Old Mole Variety Hour
The Old Mole burrows down to the roots of the great issues of our time – the struggles of ordinary people for democratic and sustainable ways of life. The Mole goes where corporate media fear to tread, supporting grassroots challenges to top-down authority and giving voice to movements that shake the foundations of an unjust society. The Moles' perspective is democratic, broadly socialist, and feminist. (We count Karl Marx as a friend).
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Joe explains tenant unionism as a direct corollary to historically proven methods of labor unionism: strength of numbers, solidarity and collective action, and direct/material forms power in the landlord-tenant relationship. They also consider how a tight supply of housing doesn't adequately explain where rent increases come from. Joe argues that the provision of housing "as a business" or investment , and the overt or implicit class solidarity between landlords and other BIGGER profiteering interests (like banks, developers, and insurance agencies), is the elephant in the housing-crisis room, and is necessary to consider when assessing rising rents, expensive apartments, displacement, as well as discrimination and retaliation against tenants.
1. Desiree Hellegers talks with Cowlitz Tribal members about the threat to their ancentral lands from a mining company.
2. Laurie Mercier and Joe Clement discuss the purpose, strategy and actions of the Portland Tenant Union.
3. Jeremy Olsen discusses water and pesticides and pesticide alternatives with Old Mole Bill Resnick.
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Joe Clement hosts this Martin Luther King Day edition of the Old Mole, and we hear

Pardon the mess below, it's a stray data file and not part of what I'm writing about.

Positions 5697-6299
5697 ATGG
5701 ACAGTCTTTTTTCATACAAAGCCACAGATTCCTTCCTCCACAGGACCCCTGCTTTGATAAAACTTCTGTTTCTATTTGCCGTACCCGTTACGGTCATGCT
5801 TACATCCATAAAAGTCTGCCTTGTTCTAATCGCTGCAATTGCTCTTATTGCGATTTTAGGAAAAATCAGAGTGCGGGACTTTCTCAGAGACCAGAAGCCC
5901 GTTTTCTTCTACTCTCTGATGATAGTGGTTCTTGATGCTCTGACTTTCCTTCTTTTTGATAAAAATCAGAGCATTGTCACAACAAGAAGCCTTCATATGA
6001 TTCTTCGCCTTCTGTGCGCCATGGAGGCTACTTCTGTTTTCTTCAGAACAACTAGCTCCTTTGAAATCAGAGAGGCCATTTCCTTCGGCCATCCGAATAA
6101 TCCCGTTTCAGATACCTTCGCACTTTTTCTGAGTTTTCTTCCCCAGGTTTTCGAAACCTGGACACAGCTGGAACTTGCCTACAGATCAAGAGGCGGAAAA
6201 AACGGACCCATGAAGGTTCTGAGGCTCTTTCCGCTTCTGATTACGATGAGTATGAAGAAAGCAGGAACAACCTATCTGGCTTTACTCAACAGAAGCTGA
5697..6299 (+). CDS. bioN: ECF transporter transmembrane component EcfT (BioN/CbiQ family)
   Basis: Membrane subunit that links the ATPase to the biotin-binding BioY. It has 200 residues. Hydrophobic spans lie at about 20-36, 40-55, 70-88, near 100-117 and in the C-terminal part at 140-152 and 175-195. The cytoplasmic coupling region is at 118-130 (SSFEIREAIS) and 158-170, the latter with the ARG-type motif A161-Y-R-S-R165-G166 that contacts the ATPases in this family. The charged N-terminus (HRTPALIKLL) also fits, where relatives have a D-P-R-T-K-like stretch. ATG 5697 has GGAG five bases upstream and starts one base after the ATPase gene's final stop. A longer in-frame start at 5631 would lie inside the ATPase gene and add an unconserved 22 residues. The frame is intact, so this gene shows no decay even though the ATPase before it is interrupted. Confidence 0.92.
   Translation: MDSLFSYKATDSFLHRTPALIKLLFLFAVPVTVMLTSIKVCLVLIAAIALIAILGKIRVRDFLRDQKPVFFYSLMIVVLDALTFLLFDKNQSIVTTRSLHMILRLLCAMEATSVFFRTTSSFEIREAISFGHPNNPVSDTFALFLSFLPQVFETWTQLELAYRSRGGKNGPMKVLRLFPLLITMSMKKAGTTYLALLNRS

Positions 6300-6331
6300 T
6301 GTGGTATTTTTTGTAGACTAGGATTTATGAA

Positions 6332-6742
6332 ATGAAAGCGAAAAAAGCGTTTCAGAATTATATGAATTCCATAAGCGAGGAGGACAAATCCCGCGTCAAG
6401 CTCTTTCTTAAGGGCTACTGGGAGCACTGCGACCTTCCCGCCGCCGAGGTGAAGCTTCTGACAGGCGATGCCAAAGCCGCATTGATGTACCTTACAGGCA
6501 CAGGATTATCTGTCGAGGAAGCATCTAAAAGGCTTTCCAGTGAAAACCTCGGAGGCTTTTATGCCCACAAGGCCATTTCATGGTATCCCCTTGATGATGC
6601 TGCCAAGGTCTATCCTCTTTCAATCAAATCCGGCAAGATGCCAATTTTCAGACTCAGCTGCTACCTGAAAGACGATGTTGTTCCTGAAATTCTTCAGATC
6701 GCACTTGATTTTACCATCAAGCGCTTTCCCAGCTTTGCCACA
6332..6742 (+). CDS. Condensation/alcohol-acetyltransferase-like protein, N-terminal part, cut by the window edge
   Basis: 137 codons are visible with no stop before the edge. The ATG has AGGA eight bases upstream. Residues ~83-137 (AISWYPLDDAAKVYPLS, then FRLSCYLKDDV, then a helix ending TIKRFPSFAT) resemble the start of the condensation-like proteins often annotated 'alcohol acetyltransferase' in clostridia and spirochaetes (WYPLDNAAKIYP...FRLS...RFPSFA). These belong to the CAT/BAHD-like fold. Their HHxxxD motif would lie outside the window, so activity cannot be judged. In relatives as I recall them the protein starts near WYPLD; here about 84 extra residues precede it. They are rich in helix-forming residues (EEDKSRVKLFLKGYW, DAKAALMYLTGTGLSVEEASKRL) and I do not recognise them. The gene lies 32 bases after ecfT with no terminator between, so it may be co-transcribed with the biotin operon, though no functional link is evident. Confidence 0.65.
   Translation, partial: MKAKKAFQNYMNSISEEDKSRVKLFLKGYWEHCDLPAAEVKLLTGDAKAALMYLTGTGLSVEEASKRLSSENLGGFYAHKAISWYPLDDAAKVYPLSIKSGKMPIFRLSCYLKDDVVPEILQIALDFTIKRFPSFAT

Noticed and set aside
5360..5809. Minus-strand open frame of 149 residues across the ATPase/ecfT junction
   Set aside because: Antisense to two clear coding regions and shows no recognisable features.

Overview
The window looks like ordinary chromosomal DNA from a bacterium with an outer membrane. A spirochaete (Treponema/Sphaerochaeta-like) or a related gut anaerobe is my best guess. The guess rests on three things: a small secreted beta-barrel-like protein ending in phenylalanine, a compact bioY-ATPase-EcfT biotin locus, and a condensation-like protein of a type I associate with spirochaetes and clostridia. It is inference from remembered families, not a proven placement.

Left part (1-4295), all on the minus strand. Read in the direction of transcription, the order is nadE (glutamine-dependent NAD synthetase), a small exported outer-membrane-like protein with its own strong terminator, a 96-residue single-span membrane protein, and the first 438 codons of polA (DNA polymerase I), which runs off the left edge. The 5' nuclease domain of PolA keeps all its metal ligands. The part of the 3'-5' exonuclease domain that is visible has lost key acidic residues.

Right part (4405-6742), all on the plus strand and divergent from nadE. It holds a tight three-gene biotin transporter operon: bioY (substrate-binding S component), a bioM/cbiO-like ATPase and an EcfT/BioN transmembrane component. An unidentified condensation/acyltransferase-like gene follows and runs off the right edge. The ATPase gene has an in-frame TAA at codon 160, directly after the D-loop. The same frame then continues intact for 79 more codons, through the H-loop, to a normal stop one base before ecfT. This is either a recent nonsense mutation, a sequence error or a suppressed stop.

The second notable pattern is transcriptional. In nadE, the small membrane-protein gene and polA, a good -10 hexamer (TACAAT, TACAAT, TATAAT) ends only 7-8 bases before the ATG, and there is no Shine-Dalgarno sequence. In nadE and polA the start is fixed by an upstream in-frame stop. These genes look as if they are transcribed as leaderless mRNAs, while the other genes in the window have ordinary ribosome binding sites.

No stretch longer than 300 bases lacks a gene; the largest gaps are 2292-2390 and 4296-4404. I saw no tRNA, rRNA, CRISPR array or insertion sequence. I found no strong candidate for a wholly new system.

1. Bill Resnick talks with educator Jesse Hagopian about teaching the radical MLK instead of the sanitized version celebrated in the mainstream.
2. Joe Clement presents an audio-montage about religion and revolution.
3. Jan Haaken inverviews Professor Carol Joffe about where the abortion rights movement stands today.
You can hear the whole show by clicking on the play button below. To hear individual segments, follow the links above. Please look for us and like us on Facebook, follow us on Twitter, or write to us at OldMoleVarietyHour@gmail.com.
Bill Resnick talks with China scholar Richard Smith regarding China's economic and environmental problems. Smith's writing is available on Truthout , including his article on China's Communist-Capitalist Ecological Apocalypse. They discuss the recent crisis in China's economy, and Smith notes the coexistence of capitalist enterprises the larger state sector, and how China has the worst of both market and bureaucratic economies: as a bureaucratic collectivist capitalist economy, China faces structural pressures to keep the economy going despite drastic consequences for the environment, and despite environmental laws. Having built an economy on superexploitation or "police state capitalism," the government has more recently made concessions to the massive protests by workers in the last ten years, propping up a system of overproduction to maintain employment and raise wages. Producing things they dont need--whether junk for export or ghost cities --energy is expended to keep the extractive economy (rather than life) going on. Although China is the world's largest producer of solar panels, it lacks the grid to put renewable energy to wide use.
[image via wikimedia]
Desiree Hellegers interviews John Linder on the history of Portland anti-war activism since the first Gulf War.
Desiree mentions the Rally and March w/ Portland Peace and Justice Works Iraq Affinity Group and Portland Peaceful Response Coalition on Friday, January 15, 2016, 4:30-6:00 PM at Pioneer Courthouse Square, SW Yamhill and Broadway, to demand an End to 25 Years of Killing: US Out of Iraq.
Linder reminisces about organizing in Portland against the first Gulf War in 1991, holding vigils at Pioneer Courthouse Square, building momentum, and organizing with a wide variety of concerned Portlanders. He notes the legacy of that organizing in the founding of various groups, including Portland Peace and Justice Works, and in the greater sophistication of local organizing against the second Gulf War in 2003. The legacy of the first Gulf War itself lies in the USA's ongoing military presence and the blowback against it.
[image via wikipedia]